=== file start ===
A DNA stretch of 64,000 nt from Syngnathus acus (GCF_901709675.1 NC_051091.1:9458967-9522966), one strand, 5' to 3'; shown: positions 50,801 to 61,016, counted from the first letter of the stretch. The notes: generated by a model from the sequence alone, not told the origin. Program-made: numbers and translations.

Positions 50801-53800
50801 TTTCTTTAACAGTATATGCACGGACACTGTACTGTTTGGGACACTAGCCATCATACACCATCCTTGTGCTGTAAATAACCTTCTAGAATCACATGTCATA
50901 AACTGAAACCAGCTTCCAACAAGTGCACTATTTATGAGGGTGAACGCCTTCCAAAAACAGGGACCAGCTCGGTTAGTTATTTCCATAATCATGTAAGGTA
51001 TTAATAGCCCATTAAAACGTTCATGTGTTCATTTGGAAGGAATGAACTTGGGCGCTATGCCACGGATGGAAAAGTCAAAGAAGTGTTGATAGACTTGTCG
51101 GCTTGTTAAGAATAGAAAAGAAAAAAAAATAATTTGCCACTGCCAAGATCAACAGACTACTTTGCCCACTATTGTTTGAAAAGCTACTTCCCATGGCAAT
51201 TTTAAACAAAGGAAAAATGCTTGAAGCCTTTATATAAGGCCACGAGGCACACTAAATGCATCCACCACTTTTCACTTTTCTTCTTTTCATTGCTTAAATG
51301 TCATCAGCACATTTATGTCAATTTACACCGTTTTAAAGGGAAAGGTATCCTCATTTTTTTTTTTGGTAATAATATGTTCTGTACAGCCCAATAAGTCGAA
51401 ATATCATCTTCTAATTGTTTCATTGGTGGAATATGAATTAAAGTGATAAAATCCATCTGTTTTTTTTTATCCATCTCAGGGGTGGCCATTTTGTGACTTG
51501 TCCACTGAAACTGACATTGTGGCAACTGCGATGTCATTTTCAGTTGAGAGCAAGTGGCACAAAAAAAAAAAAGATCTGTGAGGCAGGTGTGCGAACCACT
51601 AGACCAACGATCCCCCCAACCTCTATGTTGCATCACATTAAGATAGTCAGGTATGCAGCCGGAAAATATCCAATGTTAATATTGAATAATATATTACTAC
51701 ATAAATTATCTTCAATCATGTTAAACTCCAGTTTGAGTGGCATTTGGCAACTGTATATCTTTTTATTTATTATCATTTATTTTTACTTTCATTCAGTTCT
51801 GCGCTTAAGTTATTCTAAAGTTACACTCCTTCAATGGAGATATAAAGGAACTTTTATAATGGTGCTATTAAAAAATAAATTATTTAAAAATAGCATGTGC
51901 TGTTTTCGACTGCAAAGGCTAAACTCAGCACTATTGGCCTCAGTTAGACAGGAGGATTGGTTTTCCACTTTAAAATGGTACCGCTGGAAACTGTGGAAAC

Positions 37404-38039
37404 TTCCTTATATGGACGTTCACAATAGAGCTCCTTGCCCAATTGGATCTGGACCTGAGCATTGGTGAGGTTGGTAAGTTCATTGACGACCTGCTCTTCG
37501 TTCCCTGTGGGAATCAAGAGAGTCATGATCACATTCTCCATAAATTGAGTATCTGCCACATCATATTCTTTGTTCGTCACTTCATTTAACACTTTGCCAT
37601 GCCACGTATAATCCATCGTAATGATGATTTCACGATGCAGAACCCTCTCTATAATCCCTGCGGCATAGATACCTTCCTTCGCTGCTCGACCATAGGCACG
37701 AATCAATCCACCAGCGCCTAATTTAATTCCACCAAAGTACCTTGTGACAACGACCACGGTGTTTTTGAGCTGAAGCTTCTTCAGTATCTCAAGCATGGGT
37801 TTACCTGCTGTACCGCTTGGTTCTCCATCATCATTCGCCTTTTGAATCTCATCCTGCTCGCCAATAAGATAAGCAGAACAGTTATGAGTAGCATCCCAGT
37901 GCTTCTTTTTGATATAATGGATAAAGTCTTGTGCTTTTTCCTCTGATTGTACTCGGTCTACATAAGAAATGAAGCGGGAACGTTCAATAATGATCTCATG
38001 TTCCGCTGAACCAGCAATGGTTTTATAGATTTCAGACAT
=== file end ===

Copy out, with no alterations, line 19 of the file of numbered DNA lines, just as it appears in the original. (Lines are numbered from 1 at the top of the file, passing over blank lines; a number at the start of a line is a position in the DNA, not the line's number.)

37701 AATCAATCCACCAGCGCCTAATTTAATTCCACCAAAGTACCTTGTGACAACGACCACGGTGTTTTTGAGCTGAAGCTTCTTCAGTATCTCAAGCATGGGT